Wicked Game, by Jeri Smith-Ready (Pocket Books, 2008)

Ciara Griffin spent most of her life as a con artist, helping herself to other peoples’ money, until her work started to eat away at her conscience. After one last big score, she retired from that life, and went back to school. Now, as she tries to lead a life on the straight and narrow, she applies for an intership at WVMP, a quirky little radio station whose late-night DJs each specialize in a different musical era: ’40s blues, ’60s rock, ’80s goth and ’00s grunge. Ciara’s certainly dubious about her long-term prospects in the mkarketing department of the station, especially once she’s met the DJs in question. A stranger, flakier, more unlikely bunch of coworkers she could never have imagined. Especially once she’s forcibly introduced to the true nature of WVMP: it’s essentially a work-study program for vampires, keeping them from losing their connection to the world around them. But a job’s a job, and Ciara rises to the challenge after some initial doubts. And when she learns that the station’s in danger of being sold, which would put her new friends (can a human -be- friends with vampires?) at risk, she convinces them to adopt a bold new format, outting them as vampires to the world (and passing it all off as an elaborate gimmick…)

Unfortunately, there are some older, more traditional vampires who object, most strenuously, to this breach in tradition and potential unwanted publicity, just as there are some humans willing to sharpen their stakes ‘just in case’ and before Ciara knows it, she’s up to her neck in a vampiric power struggle, and things definitely aren’t helped by her growing attraction to her grunge-rock DJ coworker, Shane, who wants to convince her that vampires and humans can be -more- than friends. To save the station and her own skin, Ciara’s going to have to call upon every ounce of con artist in her soul, and pull off one hell of a grift. Danny Ocean’s got nothing on this girl.

Wicked Game is clever, funny, creative, and way too much fun. Jeri Smith-Ready plays with a concept I always thought would work well with vampires, setting them up as nighttime radio DJs whose familiarity with the material comes from actual experience, and she does it well, throwing in a nice mixture of musical styles and character personalities. Honestly, this is a book I wish I’d written, so I’m glad someone went ahead and did it. Smith-Ready’s treatment of vampires is slightly skewed from the average depiction; in her world, vampires need to find a balance between the time period in which they were alive, and the modern era, lest they become disconnected and unable to function. Moreover, they’re essentially locked in to their “Life Time,” unable to easily change or grow or learn new things as time marches on without them. This imbues this particular breed of vampire with a unique and satisfying vulnerability, which makes for some interesting complications in their society. She also plays with the nature of codependency between vampires and humans, showing various ways in which they each get what they want, be it sex, money, protection, or dinner (you guess which is which…) Maybe it’s not -all- entirely original, since there’s only so much variation possible, but it’s explored nicely here.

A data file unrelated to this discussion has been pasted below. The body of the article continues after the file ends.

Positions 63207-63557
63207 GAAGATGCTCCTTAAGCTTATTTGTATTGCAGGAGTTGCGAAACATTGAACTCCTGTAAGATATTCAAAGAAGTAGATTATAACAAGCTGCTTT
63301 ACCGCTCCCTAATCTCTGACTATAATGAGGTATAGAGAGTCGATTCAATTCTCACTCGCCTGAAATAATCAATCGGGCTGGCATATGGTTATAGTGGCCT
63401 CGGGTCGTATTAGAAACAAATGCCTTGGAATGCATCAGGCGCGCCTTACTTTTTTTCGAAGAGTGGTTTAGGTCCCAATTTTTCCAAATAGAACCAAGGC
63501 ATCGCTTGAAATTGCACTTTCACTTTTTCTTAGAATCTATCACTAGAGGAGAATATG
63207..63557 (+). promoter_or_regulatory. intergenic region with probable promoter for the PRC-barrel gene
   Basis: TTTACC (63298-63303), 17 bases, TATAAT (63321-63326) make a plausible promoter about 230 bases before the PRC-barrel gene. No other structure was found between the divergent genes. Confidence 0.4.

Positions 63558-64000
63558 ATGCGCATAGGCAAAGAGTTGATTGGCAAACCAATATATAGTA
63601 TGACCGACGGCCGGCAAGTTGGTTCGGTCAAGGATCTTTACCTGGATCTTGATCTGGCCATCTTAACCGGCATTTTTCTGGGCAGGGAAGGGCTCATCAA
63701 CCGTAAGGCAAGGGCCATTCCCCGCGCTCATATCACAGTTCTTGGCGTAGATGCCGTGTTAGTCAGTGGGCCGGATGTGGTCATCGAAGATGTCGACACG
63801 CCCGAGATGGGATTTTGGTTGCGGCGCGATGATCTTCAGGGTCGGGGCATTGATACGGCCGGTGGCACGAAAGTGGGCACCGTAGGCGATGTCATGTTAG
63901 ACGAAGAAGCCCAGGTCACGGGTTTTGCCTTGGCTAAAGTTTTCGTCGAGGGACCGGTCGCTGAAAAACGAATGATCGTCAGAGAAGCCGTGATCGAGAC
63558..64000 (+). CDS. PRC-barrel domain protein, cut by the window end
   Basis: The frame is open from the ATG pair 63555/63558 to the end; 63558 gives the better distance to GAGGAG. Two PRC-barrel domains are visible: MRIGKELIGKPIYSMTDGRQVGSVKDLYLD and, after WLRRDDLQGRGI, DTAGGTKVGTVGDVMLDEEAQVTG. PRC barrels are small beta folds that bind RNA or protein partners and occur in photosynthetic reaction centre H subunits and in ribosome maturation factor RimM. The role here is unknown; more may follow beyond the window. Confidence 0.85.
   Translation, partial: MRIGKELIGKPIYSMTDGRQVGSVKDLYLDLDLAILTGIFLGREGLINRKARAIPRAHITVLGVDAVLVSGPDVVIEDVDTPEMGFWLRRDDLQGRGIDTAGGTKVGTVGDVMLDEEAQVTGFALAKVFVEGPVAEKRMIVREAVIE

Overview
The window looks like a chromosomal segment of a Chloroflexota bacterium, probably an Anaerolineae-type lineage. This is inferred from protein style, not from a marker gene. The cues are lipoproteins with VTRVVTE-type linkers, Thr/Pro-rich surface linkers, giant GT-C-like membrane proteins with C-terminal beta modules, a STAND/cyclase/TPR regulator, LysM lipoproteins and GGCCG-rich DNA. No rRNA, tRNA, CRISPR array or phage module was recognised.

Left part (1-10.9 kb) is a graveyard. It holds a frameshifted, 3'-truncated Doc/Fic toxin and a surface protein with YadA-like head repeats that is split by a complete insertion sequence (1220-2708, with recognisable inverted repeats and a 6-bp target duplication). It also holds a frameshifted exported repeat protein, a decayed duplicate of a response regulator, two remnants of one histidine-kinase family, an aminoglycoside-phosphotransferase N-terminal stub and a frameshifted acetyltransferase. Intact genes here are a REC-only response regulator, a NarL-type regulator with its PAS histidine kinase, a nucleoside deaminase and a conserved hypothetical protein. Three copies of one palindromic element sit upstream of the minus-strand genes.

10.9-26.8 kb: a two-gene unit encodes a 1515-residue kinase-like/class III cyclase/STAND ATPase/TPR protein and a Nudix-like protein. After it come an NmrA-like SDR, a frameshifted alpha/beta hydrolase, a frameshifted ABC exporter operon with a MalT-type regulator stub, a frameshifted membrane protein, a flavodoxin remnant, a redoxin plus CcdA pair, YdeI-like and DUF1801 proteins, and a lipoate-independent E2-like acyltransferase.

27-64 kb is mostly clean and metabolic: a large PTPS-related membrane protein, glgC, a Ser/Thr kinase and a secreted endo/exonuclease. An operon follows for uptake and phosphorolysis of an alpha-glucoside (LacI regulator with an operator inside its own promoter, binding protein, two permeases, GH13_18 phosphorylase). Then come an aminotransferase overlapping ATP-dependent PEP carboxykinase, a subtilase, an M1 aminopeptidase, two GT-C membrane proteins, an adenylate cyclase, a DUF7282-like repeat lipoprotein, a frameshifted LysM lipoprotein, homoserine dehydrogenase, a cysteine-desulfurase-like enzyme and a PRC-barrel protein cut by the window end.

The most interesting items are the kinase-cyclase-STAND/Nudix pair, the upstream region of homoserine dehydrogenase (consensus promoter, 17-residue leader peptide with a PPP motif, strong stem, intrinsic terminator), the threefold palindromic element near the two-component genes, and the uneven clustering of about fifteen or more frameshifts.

Ciara’s a fun character in her own right, a natural con artist who’s always looking for that extra angle to exploit, and that back door to escape through. She’s pragmatic, and naturally skeptical at first when things get weird, reacting like any normal person would, but when the chips are down, she really shines. In fact, it’s safe to say she’s got some massive reserves of confidence to draw upon, and an amazing amount of chutzpah, given some of the plans she comes up with. It’ll be interesting to see what she does next, after what she pulls off in this book.
Wicked Game is a sure-fire winner in my opinion, and the sequel will be one of my must-reads.

Leave a Reply

Your email address will not be published. Required fields are marked *

You may use these HTML tags and attributes: <a href="" title=""> <abbr title=""> <acronym title=""> <b> <blockquote cite=""> <cite> <code> <del datetime=""> <em> <i> <q cite=""> <s> <strike> <strong>